2017 Chevrolet Volt
California already leads to the nation in efforts to limit air pollution and reduce carbon emissions.
The Golden State has promoted electric cars like no other, not to mention efforts to boost renewable energy and other technologies that cut emissions.
But a landmark climate bill recently passed by the California state legislature will require even greater work to meet emissions targets.
Senate Bill 32 (SB32) calls for California to reduce greenhouse-gas emission to 40 percent below 1990 levels by 2030.
That represents a major increase from California's current climate-change targets, notes The Mercury News.
SB 32 builds on AB 32, a climate bill signed into law by former Governor Arnold Schwarzenegger in 2006.
Photovoltaic solar panels on roof of Honda Smart Home at UC-Davis, California
The earlier bill required California to cut greenhouse-gas emissions to 1990 levels by 2020.
The state is reportedly on track to meet that goal, having already cut emissions 9.4 percent from the peak reached in 2004, according to The Mercury News.
Now officials must find ways to cut them another 40 percent in just 15 years.
In 2014, the most recent year with available data, California emitted roughly 441 million metric tons (486 million tons) of greenhouse gases, according to data from Lawrence Berkeley National Lab.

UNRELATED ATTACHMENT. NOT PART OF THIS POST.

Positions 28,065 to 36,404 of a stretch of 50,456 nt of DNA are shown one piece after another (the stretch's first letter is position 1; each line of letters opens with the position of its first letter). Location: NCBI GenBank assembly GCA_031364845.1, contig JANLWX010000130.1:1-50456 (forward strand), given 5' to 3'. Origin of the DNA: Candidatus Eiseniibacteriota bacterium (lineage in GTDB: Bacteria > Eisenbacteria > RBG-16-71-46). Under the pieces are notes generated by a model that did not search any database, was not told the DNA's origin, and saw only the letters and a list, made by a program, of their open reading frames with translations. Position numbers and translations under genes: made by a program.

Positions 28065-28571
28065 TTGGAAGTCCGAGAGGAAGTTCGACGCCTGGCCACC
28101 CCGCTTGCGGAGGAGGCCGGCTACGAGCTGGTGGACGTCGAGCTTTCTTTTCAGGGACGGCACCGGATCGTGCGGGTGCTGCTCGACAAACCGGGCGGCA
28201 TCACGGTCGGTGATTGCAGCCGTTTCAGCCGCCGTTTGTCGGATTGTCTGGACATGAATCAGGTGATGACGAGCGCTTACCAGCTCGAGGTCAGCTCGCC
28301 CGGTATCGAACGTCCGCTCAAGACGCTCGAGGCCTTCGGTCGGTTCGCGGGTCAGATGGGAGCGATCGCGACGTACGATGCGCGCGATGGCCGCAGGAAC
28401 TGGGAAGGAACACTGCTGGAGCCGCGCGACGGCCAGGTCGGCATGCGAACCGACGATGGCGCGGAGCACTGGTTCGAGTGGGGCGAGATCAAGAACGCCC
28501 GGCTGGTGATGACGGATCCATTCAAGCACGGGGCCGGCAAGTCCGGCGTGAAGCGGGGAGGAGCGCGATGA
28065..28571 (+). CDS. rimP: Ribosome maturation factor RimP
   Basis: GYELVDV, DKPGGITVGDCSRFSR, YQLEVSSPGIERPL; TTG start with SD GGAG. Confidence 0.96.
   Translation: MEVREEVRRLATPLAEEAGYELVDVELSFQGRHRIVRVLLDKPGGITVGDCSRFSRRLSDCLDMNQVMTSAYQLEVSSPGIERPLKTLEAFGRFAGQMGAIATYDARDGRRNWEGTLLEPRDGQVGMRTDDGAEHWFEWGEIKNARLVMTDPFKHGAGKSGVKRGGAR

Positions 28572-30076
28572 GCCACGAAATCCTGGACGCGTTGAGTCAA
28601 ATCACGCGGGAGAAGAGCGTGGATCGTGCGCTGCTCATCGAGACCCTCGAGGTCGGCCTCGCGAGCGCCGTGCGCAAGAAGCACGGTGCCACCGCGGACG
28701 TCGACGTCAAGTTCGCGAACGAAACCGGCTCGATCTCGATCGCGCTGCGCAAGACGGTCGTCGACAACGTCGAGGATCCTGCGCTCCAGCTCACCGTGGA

The current goal for 2020 is 431 million metric tons (475 million tons), but emissions would have to be reduced to 260 million metric tons (286 million tons) to meet the requirements of SB 32.
That will necessitate even more ambitious climate policies, analysts say.
Green vehicles parked across from Honda Smart Home at UC-Davis, California
California now requires the six high-volume carmakers to sell zero-emission vehicles, and that program will expand to cover more auto companies and start to escalate the required numbers in 2018.
It has also mandated that utilities must produce 50 percent of their electricity from renewable sources by 2030.
To meet the new mandate, California may have to take measures like pushing the renewable-energy requirement beyond 50 percent, significantly increase sales of electric vehicles, and bring electrification into other types of vehicles (such as delivery trucks), analysts say.
Meanwhile, on the other side of the country, Massachusetts is moving toward stronger limits on greenhouse-gas emissions from electric generating plants.
On Monday, Gov. Charlie Barker's administration announced its support for stricter limits under the Regional Greenhouse Gas Initiative (RGGI), a program to reduce power-plant emissions run by nine Northeast and Mid-Atlantic states.
Electric power plant outside Ithaca, New York
Massachusetts now supports doubling the rate at which emissions decrease as part of the RGGI, from 2.5 percent to 5.0 percent per year, between 2020 and 2030.
The announcement was made in the midst of a review of the RGGI by member states.
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